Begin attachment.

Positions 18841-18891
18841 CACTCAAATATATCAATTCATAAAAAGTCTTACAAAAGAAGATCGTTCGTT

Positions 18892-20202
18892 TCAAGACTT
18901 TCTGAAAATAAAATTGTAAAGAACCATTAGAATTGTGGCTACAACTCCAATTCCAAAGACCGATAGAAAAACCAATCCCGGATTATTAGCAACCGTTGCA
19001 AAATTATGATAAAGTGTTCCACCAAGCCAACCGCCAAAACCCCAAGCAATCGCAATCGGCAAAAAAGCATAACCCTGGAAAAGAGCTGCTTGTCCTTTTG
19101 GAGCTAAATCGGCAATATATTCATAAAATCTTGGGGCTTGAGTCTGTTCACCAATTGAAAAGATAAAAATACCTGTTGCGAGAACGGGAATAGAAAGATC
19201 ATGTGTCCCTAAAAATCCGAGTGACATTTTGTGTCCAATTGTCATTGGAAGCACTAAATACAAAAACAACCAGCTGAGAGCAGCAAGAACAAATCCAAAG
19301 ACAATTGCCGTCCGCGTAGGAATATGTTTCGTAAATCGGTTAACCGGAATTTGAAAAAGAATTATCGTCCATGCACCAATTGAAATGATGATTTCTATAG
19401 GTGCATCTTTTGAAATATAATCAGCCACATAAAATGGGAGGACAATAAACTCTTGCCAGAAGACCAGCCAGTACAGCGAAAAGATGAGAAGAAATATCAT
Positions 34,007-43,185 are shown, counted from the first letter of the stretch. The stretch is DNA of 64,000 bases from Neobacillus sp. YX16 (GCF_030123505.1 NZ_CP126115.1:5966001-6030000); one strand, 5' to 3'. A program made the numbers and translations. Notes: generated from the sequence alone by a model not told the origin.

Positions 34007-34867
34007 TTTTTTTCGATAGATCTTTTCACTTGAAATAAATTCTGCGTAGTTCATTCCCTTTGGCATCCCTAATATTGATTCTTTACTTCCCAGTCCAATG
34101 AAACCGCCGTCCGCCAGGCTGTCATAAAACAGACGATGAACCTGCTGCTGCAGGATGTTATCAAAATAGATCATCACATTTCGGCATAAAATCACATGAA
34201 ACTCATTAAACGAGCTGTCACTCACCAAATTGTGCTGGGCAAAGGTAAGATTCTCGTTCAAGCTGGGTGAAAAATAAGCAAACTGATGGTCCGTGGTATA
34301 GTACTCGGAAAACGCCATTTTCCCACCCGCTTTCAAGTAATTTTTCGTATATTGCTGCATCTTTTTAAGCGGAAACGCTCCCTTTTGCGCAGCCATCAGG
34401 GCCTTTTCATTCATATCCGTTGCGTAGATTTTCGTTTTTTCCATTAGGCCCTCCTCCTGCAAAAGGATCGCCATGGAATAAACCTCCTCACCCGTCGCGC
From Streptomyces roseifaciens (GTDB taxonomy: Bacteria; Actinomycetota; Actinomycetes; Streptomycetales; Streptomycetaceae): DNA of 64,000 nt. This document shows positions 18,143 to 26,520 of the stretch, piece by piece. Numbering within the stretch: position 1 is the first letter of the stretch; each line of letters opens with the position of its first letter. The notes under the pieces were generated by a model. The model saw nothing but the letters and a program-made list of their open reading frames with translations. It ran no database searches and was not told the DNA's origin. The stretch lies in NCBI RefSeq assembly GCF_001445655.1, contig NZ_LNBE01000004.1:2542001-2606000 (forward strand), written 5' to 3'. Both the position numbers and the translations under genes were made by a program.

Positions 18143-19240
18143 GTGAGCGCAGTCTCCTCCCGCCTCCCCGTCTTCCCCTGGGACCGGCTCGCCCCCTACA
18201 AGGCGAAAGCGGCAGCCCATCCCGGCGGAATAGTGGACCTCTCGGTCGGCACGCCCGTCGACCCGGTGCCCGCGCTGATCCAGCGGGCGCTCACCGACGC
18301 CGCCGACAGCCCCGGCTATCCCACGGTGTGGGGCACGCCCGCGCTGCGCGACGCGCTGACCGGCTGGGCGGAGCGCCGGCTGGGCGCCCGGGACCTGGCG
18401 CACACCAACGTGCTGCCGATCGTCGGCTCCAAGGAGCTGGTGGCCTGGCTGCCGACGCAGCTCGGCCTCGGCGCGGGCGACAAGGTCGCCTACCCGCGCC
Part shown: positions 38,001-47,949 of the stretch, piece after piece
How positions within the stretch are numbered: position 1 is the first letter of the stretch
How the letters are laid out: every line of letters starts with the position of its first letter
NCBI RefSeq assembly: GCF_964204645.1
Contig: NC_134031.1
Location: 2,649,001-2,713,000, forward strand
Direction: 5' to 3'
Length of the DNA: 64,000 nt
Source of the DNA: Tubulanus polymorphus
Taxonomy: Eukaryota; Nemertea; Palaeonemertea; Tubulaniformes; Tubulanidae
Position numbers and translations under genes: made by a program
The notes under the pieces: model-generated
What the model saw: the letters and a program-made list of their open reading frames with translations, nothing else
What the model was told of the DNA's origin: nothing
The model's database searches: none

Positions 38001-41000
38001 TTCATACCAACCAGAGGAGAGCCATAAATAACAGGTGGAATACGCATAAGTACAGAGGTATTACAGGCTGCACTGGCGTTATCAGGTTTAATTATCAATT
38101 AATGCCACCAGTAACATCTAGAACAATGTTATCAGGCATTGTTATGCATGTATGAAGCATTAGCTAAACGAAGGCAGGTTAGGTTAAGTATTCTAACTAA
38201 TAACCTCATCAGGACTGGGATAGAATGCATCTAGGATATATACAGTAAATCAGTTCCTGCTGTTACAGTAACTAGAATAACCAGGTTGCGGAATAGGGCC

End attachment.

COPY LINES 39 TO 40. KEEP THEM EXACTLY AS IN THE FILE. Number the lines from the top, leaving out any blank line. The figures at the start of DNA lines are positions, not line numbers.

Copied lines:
Positions 38001-41000
38001 TTCATACCAACCAGAGGAGAGCCATAAATAACAGGTGGAATACGCATAAGTACAGAGGTATTACAGGCTGCACTGGCGTTATCAGGTTTAATTATCAATT